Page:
Choosing to come home meant that I no longer belonged to anybody. The queer community laughs at my accent and manners, while the folks back home raise eyebrows and shake their heads as I walk down the street hand in hand with my partner. And that’s okay. For right now I may live in a liminal space—both wholly queer and wholly Appalachian. But one day, these won’t be mutually exclusive ideas. One day folks will see us. Folks will know that these identities can, and do, coexist.

For too long the queer community has been represented solely through metronormativity. The absence of rural queer life in the media leaves folks having to choose: Which community defines me? Which community am I allowed to love? When the real answer is both. Small towns create the opportunity to connect as people. To see and know each other not as monoliths representing a subculture, but as a person who has experienced love and pain, just like you have. That connection is where real change happens. One person at a time.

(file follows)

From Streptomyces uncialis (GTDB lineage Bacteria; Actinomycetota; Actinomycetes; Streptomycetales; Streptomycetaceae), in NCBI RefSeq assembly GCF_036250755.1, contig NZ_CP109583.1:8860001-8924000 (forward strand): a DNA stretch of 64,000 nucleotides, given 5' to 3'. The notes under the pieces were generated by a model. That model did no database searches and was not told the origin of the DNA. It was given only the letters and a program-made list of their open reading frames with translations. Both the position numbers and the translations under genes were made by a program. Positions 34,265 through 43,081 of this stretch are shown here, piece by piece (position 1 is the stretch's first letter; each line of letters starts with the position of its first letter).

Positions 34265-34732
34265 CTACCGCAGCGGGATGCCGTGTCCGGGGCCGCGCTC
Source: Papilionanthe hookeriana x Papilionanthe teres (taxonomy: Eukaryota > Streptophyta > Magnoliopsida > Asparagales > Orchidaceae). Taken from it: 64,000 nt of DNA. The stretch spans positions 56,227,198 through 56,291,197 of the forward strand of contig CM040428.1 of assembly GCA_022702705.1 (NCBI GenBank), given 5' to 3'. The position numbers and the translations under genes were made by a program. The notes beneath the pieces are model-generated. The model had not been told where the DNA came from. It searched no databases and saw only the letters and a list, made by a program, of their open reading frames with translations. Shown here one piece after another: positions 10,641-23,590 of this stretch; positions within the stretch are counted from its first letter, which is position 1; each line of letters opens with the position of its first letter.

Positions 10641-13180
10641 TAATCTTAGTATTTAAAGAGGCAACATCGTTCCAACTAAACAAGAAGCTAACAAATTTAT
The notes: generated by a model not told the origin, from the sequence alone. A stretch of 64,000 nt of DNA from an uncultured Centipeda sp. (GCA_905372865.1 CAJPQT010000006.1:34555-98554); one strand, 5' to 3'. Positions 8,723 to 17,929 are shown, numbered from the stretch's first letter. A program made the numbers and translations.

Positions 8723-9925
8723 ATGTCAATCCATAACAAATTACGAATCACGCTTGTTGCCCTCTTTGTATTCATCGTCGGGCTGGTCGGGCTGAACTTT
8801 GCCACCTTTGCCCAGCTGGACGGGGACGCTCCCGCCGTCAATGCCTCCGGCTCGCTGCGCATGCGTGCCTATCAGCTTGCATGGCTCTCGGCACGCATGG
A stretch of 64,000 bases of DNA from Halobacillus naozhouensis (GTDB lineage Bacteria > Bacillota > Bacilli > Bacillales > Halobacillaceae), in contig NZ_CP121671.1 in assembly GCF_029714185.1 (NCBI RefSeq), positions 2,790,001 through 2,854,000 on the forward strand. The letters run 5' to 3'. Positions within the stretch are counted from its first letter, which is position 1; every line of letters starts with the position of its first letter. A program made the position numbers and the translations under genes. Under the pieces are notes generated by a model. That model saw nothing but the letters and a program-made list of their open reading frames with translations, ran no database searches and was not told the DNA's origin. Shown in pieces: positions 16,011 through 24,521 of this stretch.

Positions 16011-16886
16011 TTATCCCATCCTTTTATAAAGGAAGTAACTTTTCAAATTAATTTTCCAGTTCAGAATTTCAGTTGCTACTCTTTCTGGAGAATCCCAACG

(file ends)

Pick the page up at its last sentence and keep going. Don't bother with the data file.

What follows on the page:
Laura Beth Prevette (LB) (she/her) returned to her Appalachian home after studying on the West Coast. Since 2012 she has been working in her hometown to create meaningful change by breaking down social barriers and creating an inclusive community. LB is a Fellow of the inaugural class of the Civil Society Fellowship, aggressive friend, and doting dog mom.